September 25, 2011

Given distance and friction, calculate the initial velocity to stop at the distance target

While simulating iOS scroll views in javascript, I needed to find the initial velocity to send the scroll content back into position if you drag it out of bounds. Since the in-bounds scroll view inertia was already working with a given friction, I wanted to use this to run the calculation. After some brute-force experimenting, I came up with the equation to calculate this velocity:
// set up vars
var curPos = 0;
var distance = 2000;
var friction = 0.8;
var velocity = distance / ( friction * ( 1 / ( 1 - friction ) ) );

// in timer:
    velocity *= friction;
    curPos += velocity;
The curPos value will ease into the target distance, no matter what you set as the friction and distance. Friction must be a decimal between zero and one.

September 13, 2011

Xcode error: "The argument is invalid"

If you get this error while publishing from Xcode, you may have a rogue symlink in your project. As of Xcode 4.1, symlinks will give you the awesome, helpful error: "The argument is invalid"
Check your project for symlinks, and remove them. If you're symlinking another directory into your project, this would work in the iOS Simulator, but not on a device, so you'd probably want to come up with another strategy for including files from another project. To help with finding symlinks, run the following command from the root of your project directory. It will list any symlinks and their original location.
find ./ -type l -exec ls -l {} \;

September 1, 2011

Google Maps API: Polyline encoding/decoding issue

I'm using google's Geometry Library to encode large numbers of GPS location points into a compressed format for storage. You can add this capability to your .js by adding it to the quersystring in the javascript reference:
<script type="text/javascript" src=""></script>
The library provides a very easy way to display a path, add points realtime, store this path as an encoded & compressed string, and feed that string back into a new map when you're ready to display it later. You can see a live example here.

Encoding works great, but I ran into an issue where some of my encoded paths, generated by google.maps.geometry.encoding.encodePath() from my google.maps.Polyline object, would have major errors when using the google.maps.geometry.encoding.decodePath() method. My Polyline would have random right-angle turns that effectively ruined my path. I played around with the encoded string, trying to figure out what was causing the issue, to no avail. I found another implementation of the polyline encoding algorithm, and found an explanation of what was causing the issue.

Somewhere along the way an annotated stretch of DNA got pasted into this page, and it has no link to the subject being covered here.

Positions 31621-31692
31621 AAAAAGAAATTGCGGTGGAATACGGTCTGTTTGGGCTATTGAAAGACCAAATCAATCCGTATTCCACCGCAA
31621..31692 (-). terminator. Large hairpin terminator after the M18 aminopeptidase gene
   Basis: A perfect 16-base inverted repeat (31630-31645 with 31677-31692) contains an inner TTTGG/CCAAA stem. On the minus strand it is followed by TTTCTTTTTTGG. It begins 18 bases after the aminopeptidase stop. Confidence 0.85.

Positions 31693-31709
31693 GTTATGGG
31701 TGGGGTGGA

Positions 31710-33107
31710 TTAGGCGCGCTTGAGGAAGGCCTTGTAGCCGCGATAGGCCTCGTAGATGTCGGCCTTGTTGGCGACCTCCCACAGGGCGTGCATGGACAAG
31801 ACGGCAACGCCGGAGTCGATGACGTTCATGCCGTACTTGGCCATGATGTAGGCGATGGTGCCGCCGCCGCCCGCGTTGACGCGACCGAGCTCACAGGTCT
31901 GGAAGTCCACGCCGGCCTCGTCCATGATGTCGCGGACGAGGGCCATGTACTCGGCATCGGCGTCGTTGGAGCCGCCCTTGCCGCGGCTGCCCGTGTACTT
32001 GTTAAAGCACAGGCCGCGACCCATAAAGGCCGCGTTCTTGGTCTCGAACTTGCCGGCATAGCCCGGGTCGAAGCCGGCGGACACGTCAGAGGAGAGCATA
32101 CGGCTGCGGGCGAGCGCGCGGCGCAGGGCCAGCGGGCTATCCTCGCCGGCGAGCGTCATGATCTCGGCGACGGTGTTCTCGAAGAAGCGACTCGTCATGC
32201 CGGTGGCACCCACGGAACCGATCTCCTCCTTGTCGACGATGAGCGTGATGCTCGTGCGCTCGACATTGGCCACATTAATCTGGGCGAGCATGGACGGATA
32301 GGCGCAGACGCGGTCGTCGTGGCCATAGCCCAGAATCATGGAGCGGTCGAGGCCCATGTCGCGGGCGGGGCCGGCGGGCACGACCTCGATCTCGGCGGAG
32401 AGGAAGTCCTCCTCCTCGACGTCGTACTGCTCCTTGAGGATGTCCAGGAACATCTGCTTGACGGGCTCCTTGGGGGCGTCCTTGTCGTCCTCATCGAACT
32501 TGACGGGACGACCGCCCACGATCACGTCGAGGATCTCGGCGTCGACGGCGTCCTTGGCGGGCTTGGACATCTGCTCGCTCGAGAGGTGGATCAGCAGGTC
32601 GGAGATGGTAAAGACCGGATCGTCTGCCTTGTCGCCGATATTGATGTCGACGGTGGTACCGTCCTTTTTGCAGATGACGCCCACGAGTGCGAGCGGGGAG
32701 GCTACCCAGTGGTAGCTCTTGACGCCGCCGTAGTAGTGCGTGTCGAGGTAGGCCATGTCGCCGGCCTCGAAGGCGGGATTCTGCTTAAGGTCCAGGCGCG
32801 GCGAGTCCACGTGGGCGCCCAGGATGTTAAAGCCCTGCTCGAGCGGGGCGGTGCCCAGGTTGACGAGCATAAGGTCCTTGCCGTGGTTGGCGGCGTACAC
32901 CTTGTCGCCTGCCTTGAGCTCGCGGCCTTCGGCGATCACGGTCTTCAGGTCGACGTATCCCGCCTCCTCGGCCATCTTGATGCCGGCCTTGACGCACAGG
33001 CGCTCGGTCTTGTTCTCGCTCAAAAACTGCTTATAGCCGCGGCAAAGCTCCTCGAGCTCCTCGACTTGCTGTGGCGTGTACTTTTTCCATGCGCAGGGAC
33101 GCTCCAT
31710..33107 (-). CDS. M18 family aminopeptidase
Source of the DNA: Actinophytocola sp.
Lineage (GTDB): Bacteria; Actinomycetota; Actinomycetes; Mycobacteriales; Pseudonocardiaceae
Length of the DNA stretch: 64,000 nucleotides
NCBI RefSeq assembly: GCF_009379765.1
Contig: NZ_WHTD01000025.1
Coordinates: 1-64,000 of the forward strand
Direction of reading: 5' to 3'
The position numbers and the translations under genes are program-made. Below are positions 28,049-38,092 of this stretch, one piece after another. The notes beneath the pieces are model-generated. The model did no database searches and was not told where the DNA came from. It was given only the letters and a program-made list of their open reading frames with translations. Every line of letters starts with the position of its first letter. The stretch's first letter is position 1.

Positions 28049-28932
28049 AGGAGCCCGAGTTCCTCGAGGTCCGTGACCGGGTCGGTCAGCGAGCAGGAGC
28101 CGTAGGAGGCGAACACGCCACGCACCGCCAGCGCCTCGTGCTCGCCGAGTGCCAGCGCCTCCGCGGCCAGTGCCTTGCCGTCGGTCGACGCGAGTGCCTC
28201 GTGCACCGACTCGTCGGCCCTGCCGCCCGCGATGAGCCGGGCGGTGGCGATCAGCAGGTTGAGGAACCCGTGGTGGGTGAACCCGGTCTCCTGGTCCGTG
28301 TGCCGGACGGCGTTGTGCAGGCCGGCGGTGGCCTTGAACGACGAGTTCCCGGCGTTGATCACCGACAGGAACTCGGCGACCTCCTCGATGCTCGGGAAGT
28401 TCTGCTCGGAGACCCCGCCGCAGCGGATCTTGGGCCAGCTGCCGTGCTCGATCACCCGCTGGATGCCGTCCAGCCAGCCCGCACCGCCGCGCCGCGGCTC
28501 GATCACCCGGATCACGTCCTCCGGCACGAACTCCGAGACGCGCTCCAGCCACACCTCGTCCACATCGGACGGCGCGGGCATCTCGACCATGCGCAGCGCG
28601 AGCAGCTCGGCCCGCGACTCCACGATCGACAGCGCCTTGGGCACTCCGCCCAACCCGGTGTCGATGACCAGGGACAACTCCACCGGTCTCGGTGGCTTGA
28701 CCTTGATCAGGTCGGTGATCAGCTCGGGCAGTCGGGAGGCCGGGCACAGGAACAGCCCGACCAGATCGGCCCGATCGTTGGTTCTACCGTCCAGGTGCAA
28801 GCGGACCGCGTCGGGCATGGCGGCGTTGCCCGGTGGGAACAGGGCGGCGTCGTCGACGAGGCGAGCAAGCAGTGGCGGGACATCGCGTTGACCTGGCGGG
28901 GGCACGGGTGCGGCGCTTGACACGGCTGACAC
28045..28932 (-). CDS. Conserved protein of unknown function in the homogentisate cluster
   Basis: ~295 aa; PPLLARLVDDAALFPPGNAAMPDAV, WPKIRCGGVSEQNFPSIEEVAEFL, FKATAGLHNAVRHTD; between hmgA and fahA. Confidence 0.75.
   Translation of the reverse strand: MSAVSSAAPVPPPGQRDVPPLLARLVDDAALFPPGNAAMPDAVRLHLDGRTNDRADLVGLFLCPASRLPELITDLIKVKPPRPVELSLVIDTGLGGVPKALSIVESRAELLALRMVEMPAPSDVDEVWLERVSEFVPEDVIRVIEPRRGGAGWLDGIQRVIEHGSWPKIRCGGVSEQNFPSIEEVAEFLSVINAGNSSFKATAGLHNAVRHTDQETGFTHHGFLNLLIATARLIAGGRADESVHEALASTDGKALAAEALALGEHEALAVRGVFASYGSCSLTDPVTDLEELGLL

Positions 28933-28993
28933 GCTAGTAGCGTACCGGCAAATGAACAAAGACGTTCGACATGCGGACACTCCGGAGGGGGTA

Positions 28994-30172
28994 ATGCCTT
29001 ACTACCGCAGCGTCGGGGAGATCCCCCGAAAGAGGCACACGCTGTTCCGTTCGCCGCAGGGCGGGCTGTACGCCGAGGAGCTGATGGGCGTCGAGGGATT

It turns out that you need to escape the backslashes that may appear in the output string from google.maps.geometry.encoding.encodePath() (and the other library linked to above). So if you're storing the string for later, you want to do something like this:
var encodedPath = google.maps.geometry.encoding.encodePath( _poly.getPath() ).replace(/\\/g,'\\\\');
You can then feed that encoded string into a new Map's Polyline instance like so:
_poly.setPath( google.maps.geometry.encoding.decodePath( encodedPath ) );
It seems like an oversight that this double-backslash issue isn't mentioned in the Google documentation. I spent hours before trying to figure out the problem in my mobile app before coming across the fix.

Finally, after you set a decoded path as the data for a Polyline, use the following code to fit the Map to the bounds of your path:
var bounds = new google.maps.LatLngBounds();
var path = _poly.getPath();
path.forEach(function( latlng ) {
	bounds.extend( latlng );
_map.fitBounds( bounds );